Ged Nash is a Labour Senator for Drogheda. He is 44 years-old and was born in Drogheda. A former teacher at St Oliver’s Community College in Drogheda and once a PR consultant to trade unions and the non-for-profit sector, Ged was elected onto the Drogheda Town Council in 1999 and was co-opted onto Louth County Council in 2000, replacing Patsy Kirwan. He was re-elected in 2004 and 2009, with an unsuccessful General Election bid sandwiched in between in 2007.
The second time around, in 2011, he was elected to Dáil Éireann as a Labour TD for Louth. He was appointed Minister for Business and Employment with special responsibility for small business and collective bargaining in 2014, becoming the first cabinet minister from Drogheda.
He lost his seat in 2016 and was elected to the Seanad, where he has sat ever since. Ged also served as Mayor of Drogheda for a term between 2004 and 2005. Here, he is the first of this year’s general election candidates to take our ‘getting to know you’ questionnaire.
Editor’s Note: All candidates running in the Louth constituency received the same questions.
/ What would you describe as your personal ‘signature’ issue in this election?
“Fairness and decency for all our people.”
/ Why should someone vote for you/your party?
“I have a track record of delivering for the area. For over twenty years I’ve worked to improve the quality of life of my fellow citizens. If elected I pledge to continue to do so. I am honest, hard working and I can get things done.”
/ Whether you are a new candidate or seeking re-election, what drove you to stand for public office?
“I’ve always wanted to help build a better life for myself, my family and for my neighbours.”
/ What, in your opinion, is the most pressing issue in the Louth constituency?
“Health, crime and jobs at what people are most concerned about.”
/ Do you believe that society works for all? Explain your answer and if not, how do you propose to change that?
“No, I don’t. We still have too many people left behind. That’s where government come in. That’s why my party matters. We walk the walk on pushing for an equal society.”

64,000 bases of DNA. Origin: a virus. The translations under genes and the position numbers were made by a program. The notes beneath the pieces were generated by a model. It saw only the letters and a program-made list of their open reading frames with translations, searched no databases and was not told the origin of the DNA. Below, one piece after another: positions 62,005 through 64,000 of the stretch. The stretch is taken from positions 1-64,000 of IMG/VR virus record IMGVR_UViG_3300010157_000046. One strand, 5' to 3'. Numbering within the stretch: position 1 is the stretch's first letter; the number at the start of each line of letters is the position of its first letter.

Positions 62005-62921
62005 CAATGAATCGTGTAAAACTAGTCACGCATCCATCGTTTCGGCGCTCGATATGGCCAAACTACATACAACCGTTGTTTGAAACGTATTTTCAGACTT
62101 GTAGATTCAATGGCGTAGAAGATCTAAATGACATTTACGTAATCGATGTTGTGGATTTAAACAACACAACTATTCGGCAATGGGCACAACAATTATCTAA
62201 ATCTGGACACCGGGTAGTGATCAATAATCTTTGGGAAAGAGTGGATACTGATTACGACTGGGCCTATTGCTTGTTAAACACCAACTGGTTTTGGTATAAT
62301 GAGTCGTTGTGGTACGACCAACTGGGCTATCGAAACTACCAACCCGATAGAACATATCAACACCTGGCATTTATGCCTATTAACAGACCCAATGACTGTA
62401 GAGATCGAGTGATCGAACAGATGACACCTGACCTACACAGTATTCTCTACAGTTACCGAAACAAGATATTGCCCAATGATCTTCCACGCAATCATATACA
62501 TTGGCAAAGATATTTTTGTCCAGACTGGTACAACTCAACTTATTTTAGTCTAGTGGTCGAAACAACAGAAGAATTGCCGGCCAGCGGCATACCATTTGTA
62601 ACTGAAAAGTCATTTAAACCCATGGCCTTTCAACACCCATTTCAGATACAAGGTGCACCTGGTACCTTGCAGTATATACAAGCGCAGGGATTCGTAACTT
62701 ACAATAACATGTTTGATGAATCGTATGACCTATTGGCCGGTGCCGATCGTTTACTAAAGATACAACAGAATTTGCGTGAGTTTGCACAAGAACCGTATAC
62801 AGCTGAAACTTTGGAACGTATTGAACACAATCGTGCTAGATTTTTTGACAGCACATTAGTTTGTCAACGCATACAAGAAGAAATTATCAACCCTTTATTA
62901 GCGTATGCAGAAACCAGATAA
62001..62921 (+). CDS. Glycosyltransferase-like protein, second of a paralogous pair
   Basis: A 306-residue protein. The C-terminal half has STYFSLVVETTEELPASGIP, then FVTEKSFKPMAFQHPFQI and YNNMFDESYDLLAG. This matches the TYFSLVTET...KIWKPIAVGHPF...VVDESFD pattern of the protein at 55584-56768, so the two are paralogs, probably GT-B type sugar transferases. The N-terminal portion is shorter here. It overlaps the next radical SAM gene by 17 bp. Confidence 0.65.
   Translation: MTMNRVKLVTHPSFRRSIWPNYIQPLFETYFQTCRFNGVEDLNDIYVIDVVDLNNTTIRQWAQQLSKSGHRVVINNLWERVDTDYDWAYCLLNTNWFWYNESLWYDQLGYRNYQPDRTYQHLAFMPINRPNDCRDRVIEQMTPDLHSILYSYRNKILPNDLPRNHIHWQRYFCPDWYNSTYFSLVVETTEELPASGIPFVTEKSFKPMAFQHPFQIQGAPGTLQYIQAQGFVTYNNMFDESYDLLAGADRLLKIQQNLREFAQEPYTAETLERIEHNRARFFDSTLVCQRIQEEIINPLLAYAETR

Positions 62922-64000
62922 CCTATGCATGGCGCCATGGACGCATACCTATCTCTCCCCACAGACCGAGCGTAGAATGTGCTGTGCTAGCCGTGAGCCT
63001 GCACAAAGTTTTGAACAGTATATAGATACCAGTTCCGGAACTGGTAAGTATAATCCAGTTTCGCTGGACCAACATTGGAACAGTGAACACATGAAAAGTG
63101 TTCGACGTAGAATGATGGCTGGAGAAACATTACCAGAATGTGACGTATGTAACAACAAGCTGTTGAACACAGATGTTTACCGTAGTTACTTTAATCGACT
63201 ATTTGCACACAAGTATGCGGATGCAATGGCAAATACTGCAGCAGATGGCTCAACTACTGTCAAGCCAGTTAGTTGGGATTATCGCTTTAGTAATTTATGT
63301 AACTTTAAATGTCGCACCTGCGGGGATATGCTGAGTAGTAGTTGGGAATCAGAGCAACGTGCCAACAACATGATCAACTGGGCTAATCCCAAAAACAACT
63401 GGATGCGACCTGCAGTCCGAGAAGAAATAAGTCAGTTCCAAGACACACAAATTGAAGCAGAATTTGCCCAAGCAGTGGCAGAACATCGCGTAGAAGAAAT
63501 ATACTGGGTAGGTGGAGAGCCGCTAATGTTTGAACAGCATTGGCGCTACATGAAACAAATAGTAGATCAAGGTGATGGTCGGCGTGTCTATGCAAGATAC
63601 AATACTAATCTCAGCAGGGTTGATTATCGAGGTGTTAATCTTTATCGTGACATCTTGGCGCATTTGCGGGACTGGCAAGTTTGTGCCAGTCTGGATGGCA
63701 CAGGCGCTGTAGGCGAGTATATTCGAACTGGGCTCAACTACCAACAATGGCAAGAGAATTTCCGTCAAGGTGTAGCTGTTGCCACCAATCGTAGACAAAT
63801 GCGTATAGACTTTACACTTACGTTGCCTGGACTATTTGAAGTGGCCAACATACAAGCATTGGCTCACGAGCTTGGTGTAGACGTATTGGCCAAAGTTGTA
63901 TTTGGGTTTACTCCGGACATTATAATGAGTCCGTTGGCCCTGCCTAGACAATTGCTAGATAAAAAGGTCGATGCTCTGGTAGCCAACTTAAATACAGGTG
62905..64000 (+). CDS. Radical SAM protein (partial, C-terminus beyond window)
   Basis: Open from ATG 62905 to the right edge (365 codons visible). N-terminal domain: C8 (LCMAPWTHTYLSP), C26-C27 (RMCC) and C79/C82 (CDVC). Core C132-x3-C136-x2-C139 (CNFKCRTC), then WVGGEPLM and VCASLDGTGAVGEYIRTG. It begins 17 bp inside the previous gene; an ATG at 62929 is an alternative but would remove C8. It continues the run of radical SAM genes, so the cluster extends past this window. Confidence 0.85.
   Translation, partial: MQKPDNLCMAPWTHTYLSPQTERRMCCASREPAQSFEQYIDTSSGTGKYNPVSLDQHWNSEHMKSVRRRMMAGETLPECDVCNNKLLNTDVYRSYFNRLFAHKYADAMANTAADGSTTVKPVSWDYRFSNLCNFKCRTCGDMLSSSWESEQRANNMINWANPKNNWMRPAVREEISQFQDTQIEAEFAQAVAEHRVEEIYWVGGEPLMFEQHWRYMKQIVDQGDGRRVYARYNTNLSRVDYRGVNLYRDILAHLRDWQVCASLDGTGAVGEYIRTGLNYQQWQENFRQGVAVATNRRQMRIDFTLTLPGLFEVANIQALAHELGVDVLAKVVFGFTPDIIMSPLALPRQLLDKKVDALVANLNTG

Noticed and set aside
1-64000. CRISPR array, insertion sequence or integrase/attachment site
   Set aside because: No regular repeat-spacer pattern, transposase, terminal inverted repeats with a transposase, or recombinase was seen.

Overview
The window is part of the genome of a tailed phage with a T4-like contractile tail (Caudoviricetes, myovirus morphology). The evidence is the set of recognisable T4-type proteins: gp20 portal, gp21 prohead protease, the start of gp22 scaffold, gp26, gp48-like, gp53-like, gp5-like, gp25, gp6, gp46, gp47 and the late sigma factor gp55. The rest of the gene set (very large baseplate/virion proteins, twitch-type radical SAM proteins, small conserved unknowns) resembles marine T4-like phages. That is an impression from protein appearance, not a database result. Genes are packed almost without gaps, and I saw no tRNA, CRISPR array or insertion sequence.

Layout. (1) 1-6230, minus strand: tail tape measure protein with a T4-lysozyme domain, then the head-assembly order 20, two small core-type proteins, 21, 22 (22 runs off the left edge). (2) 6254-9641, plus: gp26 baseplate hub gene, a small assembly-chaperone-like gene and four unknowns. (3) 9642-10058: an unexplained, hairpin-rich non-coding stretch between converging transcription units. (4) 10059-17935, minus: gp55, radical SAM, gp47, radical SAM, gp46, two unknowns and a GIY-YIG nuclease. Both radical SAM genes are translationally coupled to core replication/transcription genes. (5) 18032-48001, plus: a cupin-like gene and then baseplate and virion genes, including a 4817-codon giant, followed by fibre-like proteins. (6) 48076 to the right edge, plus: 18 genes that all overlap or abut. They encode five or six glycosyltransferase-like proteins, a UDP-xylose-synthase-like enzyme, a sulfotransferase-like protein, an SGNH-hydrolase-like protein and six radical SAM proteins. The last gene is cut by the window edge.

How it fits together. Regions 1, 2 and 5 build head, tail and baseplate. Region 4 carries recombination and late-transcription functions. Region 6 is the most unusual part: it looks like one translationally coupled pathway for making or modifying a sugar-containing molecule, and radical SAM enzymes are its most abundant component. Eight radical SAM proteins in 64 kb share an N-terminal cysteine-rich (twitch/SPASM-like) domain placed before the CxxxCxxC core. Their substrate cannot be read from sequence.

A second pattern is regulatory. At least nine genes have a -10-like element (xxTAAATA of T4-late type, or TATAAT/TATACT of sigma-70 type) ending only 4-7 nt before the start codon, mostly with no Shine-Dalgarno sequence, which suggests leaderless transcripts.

/ What message would you give people who feel alienated by the political system and who do not intend to cast a vote on February 8?
“An unused vote is a wasted opportunity to change the status quo. Sitting at home won’t change things. Fine Gael will get their voters out. Not voting is nothing more than telling Leo to fire ahead!”
/ The gap between the richest people in society and the poorest continues to grow. How can this society be made more equitable?
“Through making sure there is equal opportunity for all – in the education system, in early life childcare. And it also needs greater tax redistribution away from the wealthy and towards lower earners. One of my proudest achievements has been to bring back and increase the minimum wage. A vote for me is a vote for those people who want to see a Living Wage introduced.”
/ If you get elected, what one aim would you like to achieve in your first 100 days in Dail Eireann?
“It depends on what my role is. But whether I’m a minister or an opposition back bench TD, my main aim will be to earn the trust and confidence of those who didn’t vote for me.”
/ What, in your opinion, gives you the edge over your fellow candidates in this election?
“My hairstyle? Actually, it’s probably the fact that people know what they are getting with me. A hard worker, a straight talker, and someone who likes to deal with people.”
/ Who is your hero, and why?
“I have two. My mum and my wife. Both of them have shown me what strength of character is really about.”
/ What do you do to relax?
“I have a great bunch of friends and enjoy dinners out. I catch as many Friday night games at United Park. And I get to the odd gig.”
/ What’s your favourite song and why?
“Keane – “This is the Last Time”. Was playing when I met my wife.”
/ What’s your TV guilty pleasure?
“Saturday night TV with Gary Lineker. And my wife watches too.”